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  • Your Postpartum Diet Plan: What To Eat To Combat Constipation, Fatigue, And Swelling

    Eating the right kind of food can quicken your healing and recovery.
    by Grace Bautista .
Your Postpartum Diet Plan: What To Eat To Combat Constipation, Fatigue, And Swelling
PHOTO BY Shutterstock/Shift Drive
  • Carrying and growing a baby for nine months takes a lot from a woman’s body, as do labor, childbirth, and breastfeeding. These processes leave a new mom with damaged tissues, lost blood, and depleted energy reserves.

    What to eat after childbirth

    The first few weeks postpartum are a crucial time for the mother to rest, recuperate, and help the body heal with proper nutrition. Food plays a very important role in a mother’s postpartum recovery — eating the right diet can help cells and tissues heal and regenerate, which provides energy for infant care and breastfeeding, plus keeps the mind healthy as well. Proper nutrition also alleviates some of the most common postpartum concerns, including constipation, fatigue, and swelling.

    How to deal with constipation after giving birth

    Many new moms experience being constipated the first few days postpartum. Most of the time, it has something to do with the fear of their cesarean section (CS) incision or episiotomy bursting open, which makes going to the bathroom a struggle.

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    The best thing to get our bowels moving is to eat balanced meals with a lot of fiber-rich food. Here are some examples that can help with digestion:

    • Whole grain - cereals, whole wheat bread, and brown rice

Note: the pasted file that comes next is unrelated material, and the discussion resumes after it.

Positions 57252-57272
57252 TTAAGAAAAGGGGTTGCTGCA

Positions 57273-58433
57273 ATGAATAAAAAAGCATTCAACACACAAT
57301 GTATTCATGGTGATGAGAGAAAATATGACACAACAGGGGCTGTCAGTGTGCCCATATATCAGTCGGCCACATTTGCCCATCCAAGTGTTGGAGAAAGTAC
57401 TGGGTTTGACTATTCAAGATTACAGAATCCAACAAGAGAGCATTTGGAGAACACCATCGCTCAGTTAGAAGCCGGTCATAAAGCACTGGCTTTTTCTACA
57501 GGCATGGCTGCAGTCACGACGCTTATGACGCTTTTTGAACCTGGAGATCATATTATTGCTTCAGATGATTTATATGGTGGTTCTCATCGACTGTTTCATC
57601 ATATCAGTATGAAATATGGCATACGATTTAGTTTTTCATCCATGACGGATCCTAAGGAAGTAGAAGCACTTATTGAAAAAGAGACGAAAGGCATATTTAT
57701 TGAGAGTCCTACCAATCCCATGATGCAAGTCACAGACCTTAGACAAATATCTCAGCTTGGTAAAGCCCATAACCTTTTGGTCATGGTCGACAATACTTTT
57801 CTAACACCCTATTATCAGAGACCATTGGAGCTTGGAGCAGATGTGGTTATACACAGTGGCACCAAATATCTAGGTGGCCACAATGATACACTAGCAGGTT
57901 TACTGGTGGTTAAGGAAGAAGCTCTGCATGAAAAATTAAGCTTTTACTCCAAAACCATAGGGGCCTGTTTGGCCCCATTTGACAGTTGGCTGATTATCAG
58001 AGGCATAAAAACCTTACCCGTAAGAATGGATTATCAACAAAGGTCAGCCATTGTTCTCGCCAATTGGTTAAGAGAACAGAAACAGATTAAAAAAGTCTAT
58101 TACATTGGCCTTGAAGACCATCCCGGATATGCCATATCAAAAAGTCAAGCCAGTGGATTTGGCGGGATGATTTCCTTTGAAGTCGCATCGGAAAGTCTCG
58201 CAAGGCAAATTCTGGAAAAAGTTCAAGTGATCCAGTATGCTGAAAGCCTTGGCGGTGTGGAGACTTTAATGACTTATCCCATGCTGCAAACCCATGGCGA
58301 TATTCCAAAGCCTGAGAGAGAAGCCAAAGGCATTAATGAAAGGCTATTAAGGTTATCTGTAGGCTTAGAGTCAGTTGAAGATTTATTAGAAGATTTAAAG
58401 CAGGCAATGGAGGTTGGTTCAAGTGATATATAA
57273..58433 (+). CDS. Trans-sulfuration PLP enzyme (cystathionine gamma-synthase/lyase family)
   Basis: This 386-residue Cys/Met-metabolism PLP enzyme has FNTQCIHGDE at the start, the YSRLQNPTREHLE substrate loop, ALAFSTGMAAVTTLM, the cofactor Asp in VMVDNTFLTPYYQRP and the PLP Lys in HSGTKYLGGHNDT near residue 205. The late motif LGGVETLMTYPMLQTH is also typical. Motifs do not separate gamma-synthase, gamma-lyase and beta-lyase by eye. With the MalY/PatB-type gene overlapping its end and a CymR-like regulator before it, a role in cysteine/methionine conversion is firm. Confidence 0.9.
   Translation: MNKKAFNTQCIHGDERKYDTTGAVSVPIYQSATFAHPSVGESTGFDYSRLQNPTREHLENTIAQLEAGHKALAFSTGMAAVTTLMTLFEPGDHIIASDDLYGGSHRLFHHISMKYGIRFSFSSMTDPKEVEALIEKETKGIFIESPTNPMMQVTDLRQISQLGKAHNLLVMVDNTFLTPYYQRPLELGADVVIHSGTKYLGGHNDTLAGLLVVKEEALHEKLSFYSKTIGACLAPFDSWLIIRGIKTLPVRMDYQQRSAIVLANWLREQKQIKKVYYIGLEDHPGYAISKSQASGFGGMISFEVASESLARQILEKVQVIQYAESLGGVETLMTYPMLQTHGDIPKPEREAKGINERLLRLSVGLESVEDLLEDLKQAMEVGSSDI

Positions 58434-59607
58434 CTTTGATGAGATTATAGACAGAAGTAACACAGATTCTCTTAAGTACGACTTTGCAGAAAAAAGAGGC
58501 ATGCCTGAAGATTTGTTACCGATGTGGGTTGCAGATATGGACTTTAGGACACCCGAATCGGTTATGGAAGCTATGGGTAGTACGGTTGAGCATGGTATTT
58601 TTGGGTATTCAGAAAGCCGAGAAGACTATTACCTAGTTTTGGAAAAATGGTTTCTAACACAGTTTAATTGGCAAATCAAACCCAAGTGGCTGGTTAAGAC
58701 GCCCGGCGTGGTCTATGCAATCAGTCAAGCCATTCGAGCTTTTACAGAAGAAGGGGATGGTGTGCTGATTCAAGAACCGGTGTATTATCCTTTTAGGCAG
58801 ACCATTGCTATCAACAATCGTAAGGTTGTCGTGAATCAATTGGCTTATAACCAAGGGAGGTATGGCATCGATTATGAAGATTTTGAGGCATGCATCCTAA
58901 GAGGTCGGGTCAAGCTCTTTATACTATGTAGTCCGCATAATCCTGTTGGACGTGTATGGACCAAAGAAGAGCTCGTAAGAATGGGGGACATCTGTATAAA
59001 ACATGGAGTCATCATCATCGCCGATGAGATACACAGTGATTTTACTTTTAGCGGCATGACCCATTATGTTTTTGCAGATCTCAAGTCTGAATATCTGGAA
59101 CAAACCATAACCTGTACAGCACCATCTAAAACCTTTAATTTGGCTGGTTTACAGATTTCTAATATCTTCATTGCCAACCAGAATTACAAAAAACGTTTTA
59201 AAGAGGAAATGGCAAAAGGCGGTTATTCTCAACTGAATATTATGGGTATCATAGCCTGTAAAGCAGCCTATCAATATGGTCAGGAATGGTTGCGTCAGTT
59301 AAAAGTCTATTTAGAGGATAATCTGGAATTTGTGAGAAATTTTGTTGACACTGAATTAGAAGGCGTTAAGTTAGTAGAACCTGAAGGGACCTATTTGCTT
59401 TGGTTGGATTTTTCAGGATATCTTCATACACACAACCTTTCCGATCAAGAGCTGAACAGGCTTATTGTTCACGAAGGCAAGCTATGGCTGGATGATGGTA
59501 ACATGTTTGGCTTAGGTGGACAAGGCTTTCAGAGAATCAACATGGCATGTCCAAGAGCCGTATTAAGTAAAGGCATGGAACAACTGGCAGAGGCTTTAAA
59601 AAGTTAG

• Legumes - sitaw, mongo, green peas, and garbanzos
    • Fresh fruits - papaya, oranges, cantaloupe (melon), kiwi, and apples
    • Dried fruits - raisins, prunes, dates, and apricot 
    • Green leafy vegetables - pechay, malunggay, bokchoy, kangkong, camote tops, saluyot, and ampalaya tops
    • Probiotics - yogurt, kimchi, and pickled vegetables
    • Water - drink 8 to 10 glasses of water to help flush out your bowels
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    Food to avoid after delivery

    Stay away from white rice and white bread, chocolates, and bananas as they have low fiber content and tend to slow down digestion.

    How to fight fatigue

    It’s normal to feel tired after giving birth. The sleepless nights that follow along with 'round-the-clock feeding will also drain your energy.

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    If you still feel weak and fatigued many months after giving birth, you are not alone. While it's easy to dismiss it due to lack of sleep and all the work that comes with being a mom, undernutrition and dehydration may also be factors.

    Here's how to provide your body with much-needed energy daily. First, eat all the food mentioned above — a balanced plate for every meal with whole grain, vegetables of every color, fruit, and lean meat for protein.